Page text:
Community garden club to host informational, sign-up session March 22

Published 4:30 pm Friday, March 18, 2022

NILES — Spring has sprung and a local nonprofit is looking forward to bringing its green thumb out of hibernation.

Niles Community Gardens is preparing to host an information and sign-up session from 6 to 7 p.m. Tuesday, March 22 at the Niles District Library.

For more than a decade, Niles Community Gardens has allowed people in the greater Niles area the opportunity to produce their own vegetables and fruits by offering four different garden spaces, each open to anyone in the community.

For an income-based membership fee and a few hours of work each week, people join the planting activities in one of two gardens: Northside Garden, 2020 N. 5th St., and Westside Garden, 111 Spruce St.

“We don’t turn anyone away just because they may not be able to afford the fee,” said Community Gardens Director John Stevenson.

The annual fee allows the club to purchase necessary equipment and upkeep for each garden.

According to Stevenson, the Westside Garden is made up of individual plots members can reserve to manage themselves while the Northside Garden is a space where several members work together to grow and harvest fruits and vegetables.

Stevenson and his wife moved to Niles in 2012 and rediscovered his passion for gardening after joining NCG’s Northside Garden.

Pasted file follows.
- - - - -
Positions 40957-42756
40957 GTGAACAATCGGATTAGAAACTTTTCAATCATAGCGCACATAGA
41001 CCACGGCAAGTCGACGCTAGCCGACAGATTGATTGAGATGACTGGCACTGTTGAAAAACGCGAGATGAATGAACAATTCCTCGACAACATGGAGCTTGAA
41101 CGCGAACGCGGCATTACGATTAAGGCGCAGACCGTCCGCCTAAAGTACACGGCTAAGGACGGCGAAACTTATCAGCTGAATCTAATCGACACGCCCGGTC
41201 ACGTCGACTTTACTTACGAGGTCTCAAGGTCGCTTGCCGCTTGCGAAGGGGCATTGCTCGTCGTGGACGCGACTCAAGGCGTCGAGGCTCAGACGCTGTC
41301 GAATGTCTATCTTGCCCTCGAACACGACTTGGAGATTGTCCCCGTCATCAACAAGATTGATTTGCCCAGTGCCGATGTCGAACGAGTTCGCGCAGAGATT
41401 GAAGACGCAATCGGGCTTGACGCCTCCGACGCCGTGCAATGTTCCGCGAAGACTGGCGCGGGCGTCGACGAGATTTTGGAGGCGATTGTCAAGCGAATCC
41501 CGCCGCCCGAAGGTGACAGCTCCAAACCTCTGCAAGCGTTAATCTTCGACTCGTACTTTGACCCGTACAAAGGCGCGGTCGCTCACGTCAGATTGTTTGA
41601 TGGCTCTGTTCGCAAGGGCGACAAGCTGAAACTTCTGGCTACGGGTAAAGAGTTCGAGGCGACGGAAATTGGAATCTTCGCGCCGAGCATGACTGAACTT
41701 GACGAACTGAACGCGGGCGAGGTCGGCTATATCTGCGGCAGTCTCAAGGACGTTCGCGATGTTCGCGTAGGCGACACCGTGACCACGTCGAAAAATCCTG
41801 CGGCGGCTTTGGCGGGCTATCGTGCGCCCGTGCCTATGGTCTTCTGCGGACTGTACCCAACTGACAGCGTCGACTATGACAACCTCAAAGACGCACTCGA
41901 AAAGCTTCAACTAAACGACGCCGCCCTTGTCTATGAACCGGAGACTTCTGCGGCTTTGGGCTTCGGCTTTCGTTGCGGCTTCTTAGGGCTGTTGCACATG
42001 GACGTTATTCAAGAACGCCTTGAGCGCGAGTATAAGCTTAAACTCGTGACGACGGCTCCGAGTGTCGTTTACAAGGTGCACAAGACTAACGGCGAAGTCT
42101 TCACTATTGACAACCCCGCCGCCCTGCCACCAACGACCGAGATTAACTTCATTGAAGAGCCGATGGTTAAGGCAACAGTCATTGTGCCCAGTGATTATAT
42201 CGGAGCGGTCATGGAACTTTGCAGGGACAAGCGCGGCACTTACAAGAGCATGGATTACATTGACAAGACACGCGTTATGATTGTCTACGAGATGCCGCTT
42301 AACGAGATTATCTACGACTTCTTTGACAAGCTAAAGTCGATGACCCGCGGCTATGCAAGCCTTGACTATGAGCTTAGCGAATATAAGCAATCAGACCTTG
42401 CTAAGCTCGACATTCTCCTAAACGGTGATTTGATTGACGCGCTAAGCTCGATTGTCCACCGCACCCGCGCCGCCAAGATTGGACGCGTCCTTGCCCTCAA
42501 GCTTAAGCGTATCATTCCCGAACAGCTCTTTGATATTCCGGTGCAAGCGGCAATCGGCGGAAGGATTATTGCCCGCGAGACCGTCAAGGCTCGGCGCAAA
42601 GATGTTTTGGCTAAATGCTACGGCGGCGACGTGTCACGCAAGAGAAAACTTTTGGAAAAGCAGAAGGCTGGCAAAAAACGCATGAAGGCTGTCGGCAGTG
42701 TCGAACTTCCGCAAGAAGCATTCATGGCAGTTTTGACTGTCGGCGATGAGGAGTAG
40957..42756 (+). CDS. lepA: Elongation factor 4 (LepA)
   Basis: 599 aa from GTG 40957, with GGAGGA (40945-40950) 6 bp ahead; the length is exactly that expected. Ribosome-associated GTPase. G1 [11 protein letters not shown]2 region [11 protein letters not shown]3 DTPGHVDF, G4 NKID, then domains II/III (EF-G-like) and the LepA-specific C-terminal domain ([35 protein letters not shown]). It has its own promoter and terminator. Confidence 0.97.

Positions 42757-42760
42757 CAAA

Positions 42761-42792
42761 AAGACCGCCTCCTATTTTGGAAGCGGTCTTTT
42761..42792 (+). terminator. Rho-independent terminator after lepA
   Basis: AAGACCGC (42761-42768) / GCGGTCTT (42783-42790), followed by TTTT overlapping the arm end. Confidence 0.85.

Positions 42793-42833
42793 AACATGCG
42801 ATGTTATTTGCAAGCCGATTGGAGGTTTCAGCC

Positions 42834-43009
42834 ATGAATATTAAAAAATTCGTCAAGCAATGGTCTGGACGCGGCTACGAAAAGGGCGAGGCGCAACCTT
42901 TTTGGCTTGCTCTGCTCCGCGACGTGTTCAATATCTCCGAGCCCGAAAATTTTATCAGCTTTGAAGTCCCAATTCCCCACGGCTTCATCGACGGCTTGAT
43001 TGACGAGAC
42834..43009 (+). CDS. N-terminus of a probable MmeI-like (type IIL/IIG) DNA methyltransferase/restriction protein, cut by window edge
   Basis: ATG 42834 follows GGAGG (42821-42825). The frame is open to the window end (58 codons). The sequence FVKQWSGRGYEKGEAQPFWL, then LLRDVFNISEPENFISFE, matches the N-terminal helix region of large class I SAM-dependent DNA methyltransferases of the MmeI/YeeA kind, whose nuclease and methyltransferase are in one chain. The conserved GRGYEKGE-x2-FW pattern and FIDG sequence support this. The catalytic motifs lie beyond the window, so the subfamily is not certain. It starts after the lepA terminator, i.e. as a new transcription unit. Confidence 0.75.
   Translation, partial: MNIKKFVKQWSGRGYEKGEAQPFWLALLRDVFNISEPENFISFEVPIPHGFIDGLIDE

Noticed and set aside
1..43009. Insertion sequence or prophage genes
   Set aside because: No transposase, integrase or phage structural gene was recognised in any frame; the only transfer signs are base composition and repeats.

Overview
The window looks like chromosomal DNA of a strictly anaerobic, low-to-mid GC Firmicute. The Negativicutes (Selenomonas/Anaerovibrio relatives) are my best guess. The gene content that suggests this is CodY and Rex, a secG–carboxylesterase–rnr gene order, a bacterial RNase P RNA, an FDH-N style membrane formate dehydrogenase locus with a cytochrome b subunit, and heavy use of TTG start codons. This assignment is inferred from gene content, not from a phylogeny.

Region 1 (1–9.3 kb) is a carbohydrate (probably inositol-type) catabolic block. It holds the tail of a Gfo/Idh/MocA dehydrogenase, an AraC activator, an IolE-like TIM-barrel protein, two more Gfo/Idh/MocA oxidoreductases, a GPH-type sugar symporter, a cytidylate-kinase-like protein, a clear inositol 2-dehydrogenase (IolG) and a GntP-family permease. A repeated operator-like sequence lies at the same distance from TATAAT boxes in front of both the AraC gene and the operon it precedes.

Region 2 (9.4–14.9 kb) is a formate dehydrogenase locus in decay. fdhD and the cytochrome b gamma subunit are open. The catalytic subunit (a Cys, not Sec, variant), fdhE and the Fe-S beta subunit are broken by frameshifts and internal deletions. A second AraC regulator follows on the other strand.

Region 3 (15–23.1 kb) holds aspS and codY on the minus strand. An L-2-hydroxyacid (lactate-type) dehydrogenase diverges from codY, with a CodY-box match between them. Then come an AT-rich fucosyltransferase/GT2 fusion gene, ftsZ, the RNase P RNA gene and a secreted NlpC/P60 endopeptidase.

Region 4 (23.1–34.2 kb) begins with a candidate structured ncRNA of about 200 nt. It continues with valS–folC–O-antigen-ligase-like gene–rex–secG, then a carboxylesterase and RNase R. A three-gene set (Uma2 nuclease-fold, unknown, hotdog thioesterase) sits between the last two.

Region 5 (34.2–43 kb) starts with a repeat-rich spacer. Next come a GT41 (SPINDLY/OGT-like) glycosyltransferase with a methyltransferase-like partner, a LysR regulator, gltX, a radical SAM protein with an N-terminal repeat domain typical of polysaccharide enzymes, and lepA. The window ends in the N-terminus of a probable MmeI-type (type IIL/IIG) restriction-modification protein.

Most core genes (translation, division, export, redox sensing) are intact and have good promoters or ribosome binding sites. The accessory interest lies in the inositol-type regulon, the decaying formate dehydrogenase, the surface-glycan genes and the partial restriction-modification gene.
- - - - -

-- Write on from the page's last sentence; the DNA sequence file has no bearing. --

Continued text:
“It’s been a rewarding experience for me,” he said. “We plant a lot and harvest a lot. We decide what we eat during the summer and can, freeze and dry various vegetables. We still have some things we’re using from last year. They last quite a while and we enjoy the produce for a good part of the year. … There’s nothing like a fresh-grown tomato. It tastes better than what you would find at your typical store.”

According to Stevenson, excess produce is donated to the local Salvation Army and St. Mary’s Church, 219 S. State St.

The ability to work outside with others is something Stevenson and his fellow gardeners enjoy.

“It’s great to see things growing,” he said. “You’re always learning something because things don’t always work like they’re supposed to and you try different ways of approaching problems. You also get a good amount of exercise.”

Stevenson said NGC accommodates all levels of gardening experience, including beginners.

“We’re happy to teach,” he said. “People do not need previous experience.”

In addition to next week’s session, a second session will take place Saturday, April 16.